The types of material that the balls are made of is dependent on the type of mineral to be treated. Steel is the most widely used material, but stainless steel, rubber or ceramic could all be used depending on the material that needs to be ground and the desired product outcome.
The balls are placed inside a long hollow cylinder which is about as long as it is wide, the tube is often lined with abrasive wall linings or in some cases an incredibly hard material like manganese. The cylinder is rotated around a central axis, the minerals inside are slowly spun along with the ball contents and are subjected to constant impact and attrition from the balls to ultimately crush and mill the contents to a specific size or powder ratio.
Ball milling is a widely used and reliable technique, often employed for the machining of pigments, ceramics and fine refractory materials.
Water powered hammer mills were used as far back as 488 CE. Essentially, a hammer mill is a steel drum housing a horizontal rotating shaft mounted vertically or horizontally on which numerous hammers are mounted. They can be used as a secondary or tertiary means of crushing, and the primary means on occasion.
The hammers are spun on their axis at high speed and as the material is fed in through the hopper it shatters on impact, all the way down the mill, becoming smaller as it goes. This can be a small or larger scale. Fragments exit through the bottom of the mill, and can then be sieved or filtered depending on the size requirements. Medium to large sized aggregates are most suited to this technique.
The Raymond mill is a superior choice for small scale powder making projects and is used widely in the mining industry. The Raymond mill will easily satisfy the demand for 80 to 600 mesh (180 to 23 μm) powder tasks.
A large upright cylinder houses a central shaft, which spins at high speed. The shaft has attached to it a number of heavy high-speed rollers that act with a grinding motion as large material particles are fed into the side of the machine. The result is almost instant powder residue resulting from the grinding motion which is then fed out using specialist filtering tubes.
Common applications that use Raymond mills include barite, calcite, potassium feldspar, limestone, talcum, dolomite, gypsum, marble, clay and glass. Such wide material scope is testament to the Raymond mill’s extensive utility.
Attritors can be found in many sizes and a variety of places, from small scale laboratories or pilot plants to factory production floors. Attritors, also referred to as stirred ball mills, work by use of ‘shear’ and ‘impact’ methods on a given material by another stronger media.
The attritor mill is similar to the ball mill and uses much the same principles, but with slight variations. Essentially, the material is put into a fixed tank which contains a grinding media, this media could be carbon steel, ceramic, stainless steel, tungsten carbide, ceramic or, most commonly, chrome steel balls. These balls are then violently agitated, propelled by a fast-moving shaft with arms which causes them to impact upon and break up mineral material. After a period of ‘attrition’ the material is pulverised, often into a fine powder.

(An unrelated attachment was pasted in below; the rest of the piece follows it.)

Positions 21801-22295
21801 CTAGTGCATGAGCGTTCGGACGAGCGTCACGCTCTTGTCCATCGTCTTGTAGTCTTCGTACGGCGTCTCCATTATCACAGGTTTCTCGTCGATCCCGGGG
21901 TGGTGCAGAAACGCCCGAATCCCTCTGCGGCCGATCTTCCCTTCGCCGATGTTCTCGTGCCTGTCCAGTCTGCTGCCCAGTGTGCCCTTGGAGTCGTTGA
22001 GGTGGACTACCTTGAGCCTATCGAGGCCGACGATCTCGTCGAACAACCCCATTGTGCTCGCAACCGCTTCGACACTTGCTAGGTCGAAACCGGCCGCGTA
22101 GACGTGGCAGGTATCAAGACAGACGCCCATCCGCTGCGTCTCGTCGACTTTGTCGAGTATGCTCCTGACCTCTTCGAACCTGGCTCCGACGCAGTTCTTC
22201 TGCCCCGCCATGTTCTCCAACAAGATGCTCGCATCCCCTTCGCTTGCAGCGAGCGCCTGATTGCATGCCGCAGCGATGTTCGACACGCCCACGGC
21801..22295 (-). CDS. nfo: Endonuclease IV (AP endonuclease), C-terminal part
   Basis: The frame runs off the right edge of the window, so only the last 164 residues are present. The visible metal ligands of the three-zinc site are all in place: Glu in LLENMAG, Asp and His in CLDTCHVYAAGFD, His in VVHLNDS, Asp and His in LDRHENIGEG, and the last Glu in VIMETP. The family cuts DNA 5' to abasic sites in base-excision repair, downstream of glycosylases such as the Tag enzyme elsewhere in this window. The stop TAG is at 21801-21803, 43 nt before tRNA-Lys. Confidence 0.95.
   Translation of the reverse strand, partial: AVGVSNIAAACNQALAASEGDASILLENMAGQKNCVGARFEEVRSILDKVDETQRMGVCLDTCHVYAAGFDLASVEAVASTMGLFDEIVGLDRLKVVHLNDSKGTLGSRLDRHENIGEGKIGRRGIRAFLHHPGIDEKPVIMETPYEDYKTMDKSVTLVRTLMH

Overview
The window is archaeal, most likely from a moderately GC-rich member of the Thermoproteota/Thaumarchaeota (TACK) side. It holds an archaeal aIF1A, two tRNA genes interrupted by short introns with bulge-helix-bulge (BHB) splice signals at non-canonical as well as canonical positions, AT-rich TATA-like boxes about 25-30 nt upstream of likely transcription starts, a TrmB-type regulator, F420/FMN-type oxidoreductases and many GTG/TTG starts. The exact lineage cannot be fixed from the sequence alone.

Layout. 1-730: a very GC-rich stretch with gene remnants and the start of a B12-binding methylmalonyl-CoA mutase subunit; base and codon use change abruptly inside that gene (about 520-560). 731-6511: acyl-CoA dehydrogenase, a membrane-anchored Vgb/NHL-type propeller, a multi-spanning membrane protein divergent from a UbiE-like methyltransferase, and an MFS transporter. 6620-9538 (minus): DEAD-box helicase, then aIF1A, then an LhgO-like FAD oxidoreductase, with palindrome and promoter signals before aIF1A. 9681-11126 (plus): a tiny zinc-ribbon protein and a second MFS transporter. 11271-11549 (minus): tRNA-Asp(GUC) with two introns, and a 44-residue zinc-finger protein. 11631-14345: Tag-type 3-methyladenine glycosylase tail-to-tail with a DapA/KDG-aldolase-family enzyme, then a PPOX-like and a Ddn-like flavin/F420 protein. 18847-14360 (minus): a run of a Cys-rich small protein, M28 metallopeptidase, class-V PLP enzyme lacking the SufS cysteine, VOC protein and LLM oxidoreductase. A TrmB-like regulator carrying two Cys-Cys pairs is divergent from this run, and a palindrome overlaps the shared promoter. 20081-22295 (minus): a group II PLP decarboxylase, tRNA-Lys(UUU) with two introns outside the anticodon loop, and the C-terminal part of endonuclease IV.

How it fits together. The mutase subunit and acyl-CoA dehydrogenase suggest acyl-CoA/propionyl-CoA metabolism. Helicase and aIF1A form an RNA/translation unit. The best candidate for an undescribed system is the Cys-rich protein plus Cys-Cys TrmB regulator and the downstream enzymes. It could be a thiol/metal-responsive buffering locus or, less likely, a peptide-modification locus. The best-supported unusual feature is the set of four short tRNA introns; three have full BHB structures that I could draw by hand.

Common applications that use attritors include: ceramics, pigments, paper coatings, glazes, pharmaceuticals, fine chemicals and coal products.
Often thought of as similar to milling, to which many extents it is, granulating is the process by which materials are processed to granule size, as opposed to all the way to a powder. Granules are particle sizes larger than powders and typically find applications in areas such as filtration and construction materials. Many of the aforementioned milling techniques can achieve a granulated product if the machinery is suitably configured, however African Pegmatite provides a range of decks and screens to ensure clearly defined particle sizes. Shaker tables and vibrating screens use the principles of size exclusion, bulk density and specific gravity to ensure particle size.
Sometimes an overlooked aspect of mineral processing, drying is often an essential component in the production of a refined mineral that is ready to use by the customer. Future applications may be sensitive to moisture, for example excess steam could be generated during thermal molding processes. African Pegmatite offers solutions to moisture problems, with the capacity to reduce moisture in a given mineral powder to less than 1%. In addition, heat treatment/drying can drive off contaminants which may be residues from earlier processing, or those which may inhibit a further process; and drying can remove bacteria and pathogens for some of the most sensitive applications. The primary method of drying is via the use of a rotary dryer, which provides comprehensive and efficient removal of moisture by tumbling the mineral through drums and through heat of between 200 to 250 °C. Naturally, this process is applicable to materials with a higher melting point than the operational temperature of the dryer.
This article only scratched the surface of the broad field of mineral processing, and highlighted some of the broad range of equipment and processes on offer. With all this in mind, African Pegmatite can, therefore, cover almost any crushing or milling task that is required. It is important to note that a full programme of processing may require the use of multiple pieces of machinery and work systems - all of which can be accommodated for.
Future articles will look deeper into some of these processes and provide a more detailed discussion on the services offered by African Pegmatite, from contract and toll milling all the way through to specialised granulation and drying.
African Pegmatite is a leading supplier and processor of minerals and has the ability to refine a broad range of materials to the exact specifications of a customer, including milling and drying services on a toll basis. Utilising proven and reliable processing methods as well as cutting-edge technologies and a knowledgeable and specialised staff, African Pegmatite is the ideal mineral processing partner.